Anyone looking to run an online programme of any kind will need to develop a platform through which to deliver it. This is known as a Virtual Learning Environment, or VLE. A VLE is a piece of a web space, usually a password-protected intranet, where the course or programme of study can be accessed by students and staff by logging in.
At its most basic, a VLE could be a private website with login details, which provides access to a collection of resources (for example, reading material, audio lectures, YouTube videos, assignment details) required for that particular course.
More advanced VLEs will have different areas sectioned off, perhaps for different courses, it will likely include a forum so that members of the learning community can interact, and will also draw on a wider array of resources and media.
Cutting edge VLEs will also include various other tools, for example interactive calendars, people maps, an interface for the electronic submission (and possibly marking) of assignments, instant chat facilities, ticketing systems for IT and educational fixes, apps relevant to the programme of study, heavier usage of video, possibly video conferencing tools, and so on. Advanced VLEs can be huge. At KEDS we currently run three degree programmes (with a fourth being added soon) and various short courses running into many hundreds (if not thousands) of webpages, together with various apps, media files and documents.
Given how a VLE is key aspect of online learning, choosing a course interface is crucial. Essentially, course developers have two options. First, to use, adapt and populate an "off-the-shelf" VLE package. These include open source VLEs such as Moodle, eFront, ATutor and OLAT, as well as commercial packages (Blackboard being one of the best known). The second alternative is to develop a bespoke VLE using alternative software.
So which is best? It really comes down to the individual course provider's needs, the extent to which teaching staff are technologically drivene and competent, and costs. Some commercial off-the-shelf packages can be expensive to run. They can also be rather overwhelming for the uninitiated, with various configuration options and features that some institutions or tutors may not require. On the plus side, choosing such a VLE platform does provide a full working model from the outset, allowing a provider to get on with the task of adapting and populating the site with their course materials and resources. These purpose-designed VLEs are known as learning management systems (LMS).
On the other hand, a bespoke VLE offers the opportunity of creating an interface that is tailored to a provider’s needs and audience. Thus, in our case we designed a VLE by adapting a content management system (CMS) so at the end of the process we had our own LMS. A key advantage is to add functionality as needed, installing apps and plugins as solutions for the issues we wanted to solve. Thus, in such cases the whole process develops organically and becomes highly tailored to the provider's needs.
At KEDS we use Joomla, an open source CMS with hundreds upon hundreds of plugins that bring all manner of functionality to our eCampus. It also means we only add what we need, and tailor everything to our requirements, rather than having to fiddle with and try to adapt features we don’t need.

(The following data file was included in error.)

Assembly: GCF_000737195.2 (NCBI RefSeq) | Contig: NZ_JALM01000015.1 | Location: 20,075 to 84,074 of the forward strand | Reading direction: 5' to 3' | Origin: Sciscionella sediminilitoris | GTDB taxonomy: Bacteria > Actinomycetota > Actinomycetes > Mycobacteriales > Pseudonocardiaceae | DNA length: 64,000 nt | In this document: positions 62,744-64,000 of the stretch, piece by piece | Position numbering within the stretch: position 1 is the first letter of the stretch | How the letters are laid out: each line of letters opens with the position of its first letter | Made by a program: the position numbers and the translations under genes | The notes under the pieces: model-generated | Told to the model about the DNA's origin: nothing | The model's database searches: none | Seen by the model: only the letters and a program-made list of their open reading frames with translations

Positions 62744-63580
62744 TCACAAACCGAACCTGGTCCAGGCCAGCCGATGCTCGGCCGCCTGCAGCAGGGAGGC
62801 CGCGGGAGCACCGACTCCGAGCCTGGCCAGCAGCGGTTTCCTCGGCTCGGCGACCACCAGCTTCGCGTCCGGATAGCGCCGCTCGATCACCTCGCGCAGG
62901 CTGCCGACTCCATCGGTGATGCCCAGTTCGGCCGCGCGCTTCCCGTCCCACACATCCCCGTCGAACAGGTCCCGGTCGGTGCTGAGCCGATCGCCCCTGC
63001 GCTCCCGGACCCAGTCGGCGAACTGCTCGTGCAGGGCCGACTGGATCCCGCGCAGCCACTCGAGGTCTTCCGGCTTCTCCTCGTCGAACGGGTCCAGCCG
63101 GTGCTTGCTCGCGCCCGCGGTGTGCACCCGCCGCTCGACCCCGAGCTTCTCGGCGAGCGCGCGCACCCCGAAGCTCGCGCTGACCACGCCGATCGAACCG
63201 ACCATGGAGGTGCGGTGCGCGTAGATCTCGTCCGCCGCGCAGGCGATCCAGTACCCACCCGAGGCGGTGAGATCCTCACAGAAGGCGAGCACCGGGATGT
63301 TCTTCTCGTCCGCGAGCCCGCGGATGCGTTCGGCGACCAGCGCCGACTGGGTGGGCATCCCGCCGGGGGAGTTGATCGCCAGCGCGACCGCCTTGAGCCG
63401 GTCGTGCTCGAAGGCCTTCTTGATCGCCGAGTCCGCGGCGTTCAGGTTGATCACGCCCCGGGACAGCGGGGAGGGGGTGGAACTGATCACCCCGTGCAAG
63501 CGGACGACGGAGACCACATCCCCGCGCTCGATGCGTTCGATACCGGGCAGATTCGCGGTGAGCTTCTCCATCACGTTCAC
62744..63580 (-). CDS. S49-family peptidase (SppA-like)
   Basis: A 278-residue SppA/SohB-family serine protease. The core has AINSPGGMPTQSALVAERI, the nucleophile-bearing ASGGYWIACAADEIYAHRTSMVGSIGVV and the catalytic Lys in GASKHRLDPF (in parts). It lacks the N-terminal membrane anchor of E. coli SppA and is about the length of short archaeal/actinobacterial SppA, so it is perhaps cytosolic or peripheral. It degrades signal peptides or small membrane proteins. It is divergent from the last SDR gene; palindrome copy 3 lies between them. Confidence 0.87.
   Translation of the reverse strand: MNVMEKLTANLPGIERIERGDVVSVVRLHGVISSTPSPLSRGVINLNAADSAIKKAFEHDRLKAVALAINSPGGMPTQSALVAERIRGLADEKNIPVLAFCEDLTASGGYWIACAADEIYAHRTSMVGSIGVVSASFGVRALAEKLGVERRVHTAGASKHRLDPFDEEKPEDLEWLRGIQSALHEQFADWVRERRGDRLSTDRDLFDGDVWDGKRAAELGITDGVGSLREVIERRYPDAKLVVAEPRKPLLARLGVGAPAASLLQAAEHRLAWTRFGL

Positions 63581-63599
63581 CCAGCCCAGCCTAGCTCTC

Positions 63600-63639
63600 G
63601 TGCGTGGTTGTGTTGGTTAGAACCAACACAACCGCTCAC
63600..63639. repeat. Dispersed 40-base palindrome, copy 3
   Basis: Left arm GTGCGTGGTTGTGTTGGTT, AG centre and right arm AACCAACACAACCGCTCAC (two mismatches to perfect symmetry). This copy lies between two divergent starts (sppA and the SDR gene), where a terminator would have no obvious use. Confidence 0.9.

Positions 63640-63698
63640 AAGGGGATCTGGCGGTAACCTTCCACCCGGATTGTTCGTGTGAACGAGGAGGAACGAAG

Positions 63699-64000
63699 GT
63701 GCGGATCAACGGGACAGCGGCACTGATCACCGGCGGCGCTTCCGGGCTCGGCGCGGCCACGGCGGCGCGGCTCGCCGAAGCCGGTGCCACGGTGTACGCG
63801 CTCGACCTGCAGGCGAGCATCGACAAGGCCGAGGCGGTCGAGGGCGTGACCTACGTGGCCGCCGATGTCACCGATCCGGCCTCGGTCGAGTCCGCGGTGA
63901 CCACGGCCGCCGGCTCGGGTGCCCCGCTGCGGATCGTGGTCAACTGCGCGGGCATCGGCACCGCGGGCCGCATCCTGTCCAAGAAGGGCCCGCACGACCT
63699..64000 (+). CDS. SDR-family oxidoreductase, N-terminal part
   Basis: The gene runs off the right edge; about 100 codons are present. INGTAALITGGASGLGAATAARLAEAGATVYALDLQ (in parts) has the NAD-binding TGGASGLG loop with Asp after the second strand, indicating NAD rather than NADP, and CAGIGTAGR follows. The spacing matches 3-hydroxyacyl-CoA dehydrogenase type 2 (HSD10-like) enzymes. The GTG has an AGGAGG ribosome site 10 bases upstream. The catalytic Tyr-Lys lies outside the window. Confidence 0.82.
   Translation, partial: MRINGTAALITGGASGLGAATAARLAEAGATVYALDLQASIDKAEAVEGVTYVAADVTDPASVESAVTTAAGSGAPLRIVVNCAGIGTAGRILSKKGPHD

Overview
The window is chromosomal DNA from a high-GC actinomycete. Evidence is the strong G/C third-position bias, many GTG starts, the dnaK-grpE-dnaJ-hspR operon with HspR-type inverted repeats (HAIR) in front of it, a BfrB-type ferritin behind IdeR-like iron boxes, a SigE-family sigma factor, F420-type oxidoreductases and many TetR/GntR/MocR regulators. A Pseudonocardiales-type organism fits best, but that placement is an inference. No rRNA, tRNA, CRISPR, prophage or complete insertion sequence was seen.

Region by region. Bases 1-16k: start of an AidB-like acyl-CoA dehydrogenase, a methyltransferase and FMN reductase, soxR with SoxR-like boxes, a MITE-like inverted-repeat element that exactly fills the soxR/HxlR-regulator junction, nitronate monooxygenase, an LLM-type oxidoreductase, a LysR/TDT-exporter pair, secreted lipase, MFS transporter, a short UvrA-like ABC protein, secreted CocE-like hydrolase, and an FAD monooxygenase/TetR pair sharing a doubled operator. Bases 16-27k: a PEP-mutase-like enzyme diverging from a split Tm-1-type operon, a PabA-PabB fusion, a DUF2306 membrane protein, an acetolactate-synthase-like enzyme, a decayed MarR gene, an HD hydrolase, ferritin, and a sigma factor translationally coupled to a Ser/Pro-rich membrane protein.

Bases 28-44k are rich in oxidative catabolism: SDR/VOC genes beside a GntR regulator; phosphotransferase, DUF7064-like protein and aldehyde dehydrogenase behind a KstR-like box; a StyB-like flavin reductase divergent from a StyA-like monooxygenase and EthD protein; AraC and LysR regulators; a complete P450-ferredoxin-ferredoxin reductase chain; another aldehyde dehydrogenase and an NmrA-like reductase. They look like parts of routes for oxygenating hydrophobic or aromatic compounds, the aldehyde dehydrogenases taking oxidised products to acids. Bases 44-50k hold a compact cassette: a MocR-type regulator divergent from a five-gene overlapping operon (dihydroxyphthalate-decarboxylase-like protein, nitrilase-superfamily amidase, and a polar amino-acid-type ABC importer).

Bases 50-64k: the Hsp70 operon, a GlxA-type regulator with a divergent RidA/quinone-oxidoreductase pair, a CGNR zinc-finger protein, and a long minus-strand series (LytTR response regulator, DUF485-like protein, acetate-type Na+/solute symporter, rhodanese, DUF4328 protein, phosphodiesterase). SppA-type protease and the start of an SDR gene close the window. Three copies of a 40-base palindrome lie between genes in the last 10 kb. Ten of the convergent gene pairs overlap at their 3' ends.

There is one other point to consider when making a decision on a VLE, and that is whether a course will be delivered synchronously or asynchronously. The former follows a set pattern and calendar, where students all begin at the same time, have deadlines which are the same for everyone, so that everyone works to a traditional school year and schedule. Typically, institutions running traditional taught courses tend to see their online version of a programme as an extension of the taught version, merely delivered through a different platform, and thus all students (taught and online) follow the same structure, calendar and schedule.
Asynchronous delivery does not usually follow such schedules, the emphasis instead being upon flexibility and a student working at their own pace. This system also allows students to enroll and commence studies any time of the year. There are advantages and disadvantages to both synchronous and asynchronous delivery, though personally I favour an asynchronous model for various reasons, not least that it provides the student with the most flexibility. But that is for a different time and another post.
Nonetheless, whichever model chosen can have a bearing on the VLE route to take. My experience is that existing VLE packages tend to offer tools and features that revolve around synchronous delivery, while a bespoke VLE can be tailored more efficiently and relevantly for asynchronous delivery. Again, more on this in a future post.
It should be noted that deciding on and installing a VLE is just a small part of the process of setting up an online delivery system. It is, in effect the key tool or platform a course provider uses to deliver their programme(s) of study. Yet course content itself, as well as the thorny issue of how one converts traditionally taught materials into an online version, represent the bulk of the work involved in setting up an online course.